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First Carbon Rich Asteroid Found in Kuiper Belt

The researchers found that the asteroid's reflectance spectrum -- the specific pattern of wavelengths of light reflected from an object -- was different to that of similar small Kuiper Belt Objects (KBOs), which typically have uninteresting, featureless spectra that reveal little information about their composition.

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This object, designated 2004 EW95, likely formed in the asteroid belt between Mars and Jupiter and has been flung billions of kilometres from its origin to its current home in the Kuiper Belt, the study said.
Astronomers find first carbon-rich asteroid in Kuiper Belt, pixabay
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Astronomers have discovered an unusual carbon-rich asteroid in the Kuiper Belt — the first of its kind to be confirmed in the cold outer reaches of the solar system.

This object, designated 2004 EW95, likely formed in the asteroid belt between Mars and Jupiter and has been flung billions of kilometres from its origin to its current home in the Kuiper Belt, the study said.

The researchers found that the asteroid’s reflectance spectrum — the specific pattern of wavelengths of light reflected from an object — was different to that of similar small Kuiper Belt Objects (KBOs), which typically have uninteresting, featureless spectra that reveal little information about their composition.

“The reflectance spectrum of 2004 EW95 was clearly distinct from the other observed outer Solar System objects,” explained lead author Tom Seccull of Queen’s University Belfast in Britain

“It looked enough of a weirdo for us to take a closer look,” Seccull added.

In particular, these models suggest that the Kuiper Belt -- a cold region beyond the orbit of Neptune -- should contain a small fraction of rocky bodies from the inner solar system, such as carbon-rich asteroids, referred to as carbonaceous asteroids.
representational image, pixabay

Theoretical models of the early days of our solar system predict that after the gas giants formed they rampaged through the solar system, ejecting small rocky bodies from the inner solar system to far-flung orbits at great distances from the Sun.

In particular, these models suggest that the Kuiper Belt — a cold region beyond the orbit of Neptune — should contain a small fraction of rocky bodies from the inner solar system, such as carbon-rich asteroids, referred to as carbonaceous asteroids.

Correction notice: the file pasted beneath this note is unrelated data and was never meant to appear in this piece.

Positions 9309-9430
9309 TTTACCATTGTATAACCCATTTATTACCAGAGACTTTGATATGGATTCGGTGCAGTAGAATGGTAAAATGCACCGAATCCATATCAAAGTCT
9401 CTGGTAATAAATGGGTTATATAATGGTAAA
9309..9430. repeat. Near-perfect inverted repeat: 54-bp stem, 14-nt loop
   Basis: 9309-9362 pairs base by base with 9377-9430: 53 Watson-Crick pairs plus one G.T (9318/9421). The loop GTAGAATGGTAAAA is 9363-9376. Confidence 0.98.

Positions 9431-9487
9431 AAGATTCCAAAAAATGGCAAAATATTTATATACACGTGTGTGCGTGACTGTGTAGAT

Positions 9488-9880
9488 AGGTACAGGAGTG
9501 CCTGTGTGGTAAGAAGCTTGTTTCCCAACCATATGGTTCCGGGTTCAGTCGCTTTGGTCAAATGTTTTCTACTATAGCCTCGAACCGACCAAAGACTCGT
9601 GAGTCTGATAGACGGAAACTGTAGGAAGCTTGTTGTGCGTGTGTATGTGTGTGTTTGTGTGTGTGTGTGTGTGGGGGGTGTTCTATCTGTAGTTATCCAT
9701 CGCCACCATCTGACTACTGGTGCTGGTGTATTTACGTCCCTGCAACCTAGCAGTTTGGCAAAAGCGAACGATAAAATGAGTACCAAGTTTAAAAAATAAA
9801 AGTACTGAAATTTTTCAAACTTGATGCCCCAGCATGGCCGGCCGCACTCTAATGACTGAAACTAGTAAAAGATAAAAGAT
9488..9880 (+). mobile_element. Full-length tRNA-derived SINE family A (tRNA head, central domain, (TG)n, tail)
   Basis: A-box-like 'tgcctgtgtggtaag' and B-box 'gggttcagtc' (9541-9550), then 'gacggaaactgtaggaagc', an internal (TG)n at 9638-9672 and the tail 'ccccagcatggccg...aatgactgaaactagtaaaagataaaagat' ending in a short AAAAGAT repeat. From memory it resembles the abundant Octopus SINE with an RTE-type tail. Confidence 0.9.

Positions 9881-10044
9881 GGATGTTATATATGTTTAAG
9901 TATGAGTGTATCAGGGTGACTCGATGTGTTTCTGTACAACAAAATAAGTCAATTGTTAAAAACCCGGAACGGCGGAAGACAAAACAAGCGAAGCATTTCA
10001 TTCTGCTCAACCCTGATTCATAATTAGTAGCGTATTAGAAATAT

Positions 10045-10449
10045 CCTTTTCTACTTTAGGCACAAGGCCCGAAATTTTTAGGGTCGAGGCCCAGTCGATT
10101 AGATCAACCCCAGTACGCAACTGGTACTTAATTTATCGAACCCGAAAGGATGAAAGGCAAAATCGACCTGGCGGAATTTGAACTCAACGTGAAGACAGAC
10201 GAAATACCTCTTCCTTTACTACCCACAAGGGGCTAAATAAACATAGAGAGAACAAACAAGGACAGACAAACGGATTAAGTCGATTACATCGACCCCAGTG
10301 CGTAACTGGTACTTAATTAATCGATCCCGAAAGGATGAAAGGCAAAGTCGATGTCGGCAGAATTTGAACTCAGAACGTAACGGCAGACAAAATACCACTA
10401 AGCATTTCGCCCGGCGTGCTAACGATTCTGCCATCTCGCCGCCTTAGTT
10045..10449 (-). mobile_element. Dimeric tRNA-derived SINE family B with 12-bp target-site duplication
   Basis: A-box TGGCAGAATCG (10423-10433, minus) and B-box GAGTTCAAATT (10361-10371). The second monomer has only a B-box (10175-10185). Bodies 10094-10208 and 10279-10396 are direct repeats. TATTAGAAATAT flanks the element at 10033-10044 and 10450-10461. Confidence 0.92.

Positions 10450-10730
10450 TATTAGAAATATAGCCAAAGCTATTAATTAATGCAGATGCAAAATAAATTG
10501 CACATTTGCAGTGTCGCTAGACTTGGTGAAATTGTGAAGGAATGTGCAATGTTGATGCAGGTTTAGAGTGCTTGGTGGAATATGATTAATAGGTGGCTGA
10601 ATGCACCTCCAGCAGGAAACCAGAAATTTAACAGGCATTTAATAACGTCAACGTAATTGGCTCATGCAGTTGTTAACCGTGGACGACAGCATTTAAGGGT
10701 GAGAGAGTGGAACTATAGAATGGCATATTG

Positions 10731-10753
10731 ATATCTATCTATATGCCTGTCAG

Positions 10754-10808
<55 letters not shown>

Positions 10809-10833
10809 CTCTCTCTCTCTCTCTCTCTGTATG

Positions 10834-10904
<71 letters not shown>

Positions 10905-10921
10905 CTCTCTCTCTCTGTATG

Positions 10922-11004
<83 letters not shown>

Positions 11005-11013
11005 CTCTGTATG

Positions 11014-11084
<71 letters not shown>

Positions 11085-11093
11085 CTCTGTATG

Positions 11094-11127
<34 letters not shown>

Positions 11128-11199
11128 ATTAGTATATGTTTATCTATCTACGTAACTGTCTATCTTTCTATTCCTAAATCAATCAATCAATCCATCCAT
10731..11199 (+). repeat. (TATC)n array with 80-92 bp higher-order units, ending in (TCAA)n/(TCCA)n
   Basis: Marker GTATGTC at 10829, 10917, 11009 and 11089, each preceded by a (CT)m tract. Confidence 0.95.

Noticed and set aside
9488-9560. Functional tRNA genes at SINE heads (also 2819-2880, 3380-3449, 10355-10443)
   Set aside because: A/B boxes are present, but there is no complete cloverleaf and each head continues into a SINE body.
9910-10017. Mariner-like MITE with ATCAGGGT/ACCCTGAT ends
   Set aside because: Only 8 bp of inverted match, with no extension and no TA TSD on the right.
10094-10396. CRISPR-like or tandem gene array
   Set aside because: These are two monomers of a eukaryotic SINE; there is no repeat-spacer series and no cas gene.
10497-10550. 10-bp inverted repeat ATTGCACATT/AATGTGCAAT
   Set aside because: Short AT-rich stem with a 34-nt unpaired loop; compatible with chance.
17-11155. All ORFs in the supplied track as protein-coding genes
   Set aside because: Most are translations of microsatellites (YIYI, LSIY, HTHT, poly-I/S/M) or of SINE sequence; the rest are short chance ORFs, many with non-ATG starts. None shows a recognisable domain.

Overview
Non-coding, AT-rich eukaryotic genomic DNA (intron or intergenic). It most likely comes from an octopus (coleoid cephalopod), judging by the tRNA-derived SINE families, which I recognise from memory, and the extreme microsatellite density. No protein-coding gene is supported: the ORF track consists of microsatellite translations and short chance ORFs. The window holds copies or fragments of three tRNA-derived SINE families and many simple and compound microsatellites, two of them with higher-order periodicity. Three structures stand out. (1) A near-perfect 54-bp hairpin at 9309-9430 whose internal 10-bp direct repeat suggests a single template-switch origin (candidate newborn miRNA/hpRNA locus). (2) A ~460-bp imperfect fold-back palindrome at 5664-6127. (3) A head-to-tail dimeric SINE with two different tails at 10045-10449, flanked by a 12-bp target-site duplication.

The new study, published in The Astrophysical Journal, presented evidence for the first reliably-observed carbonaceous asteroid in the Kuiper Belt, providing strong support for these theoretical models of our solar system’s troubled youth.

Also Read: NASA Chief: Moon Mission a Step Forward to Reach Mars 

After measurements from multiple instruments at European Southern Observatory’s Very Large Telescope (VLT), the team of astronomers was able to measure the composition of the object.

The results suggest that it originally formed in the inner solar system and must have since migrated outwards. (IANS)

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Astronomers Found Ancient Star Formed By Big Bang

This suggests that it could be as little as one generation removed from the beginning of the universe, the researchers noted

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Astronomers discover ancient star formed by Big Bang, pixabay

A team of astronomers have found what could be one of the universe’s oldest stars, almost entirely made of materials formed by the Big Bang.

Residing in the same part of the Milky Way galaxy as our own solar system, the star is believed to be up to 13.5 billion years old which is evidenced by its extremely low metal content, or metallicity, Xinhua news agency reported.

According to co-author Andrew Casey, it was previously believed that the first stars that formed in the universe could not possibly still exist today.

“The findings are significant because for the first time we have been able to show direct evidence that very ancient, low mass stars do exist, and could survive until the present day without destroying themselves,” Casey said.

Keplar, NASA
According to co-author Andrew Casey, it was previously believed that the first stars that formed in the universe could not possibly still exist today. VOA

The metallicity of stars increases as they are born and die, in a cycle which results in the creation of more and more heavy metals, with the Earth’s sun being around 100,000 generations down that line and holding a metal content roughly equal to 14 Jupiters.

Stars created at the beginning of the universe, however, would have consisted entirely of elements like hydrogen, helium and small amounts of lithium – meaning the extremely low metallicity of the newly discovered star, about the same as the planet Mercury.

This suggests that it could be as little as one generation removed from the beginning of the universe, the researchers noted.

Also Read- Artificial Intelligence Will Match Humans By 2062: Experts

Up until around 1990, scientists believed that only massive stars could have formed in the early stages of the universe, and could never be observed because they burn through their fuel so quickly and die.

However, the new study has shown that it is possible for low mass stars to last as long as the 13 billion years since the Big Bang — Red Dwarf stars for instance, which have a fraction of the mass of the sun, are thought to live for trillions of years. (IANS)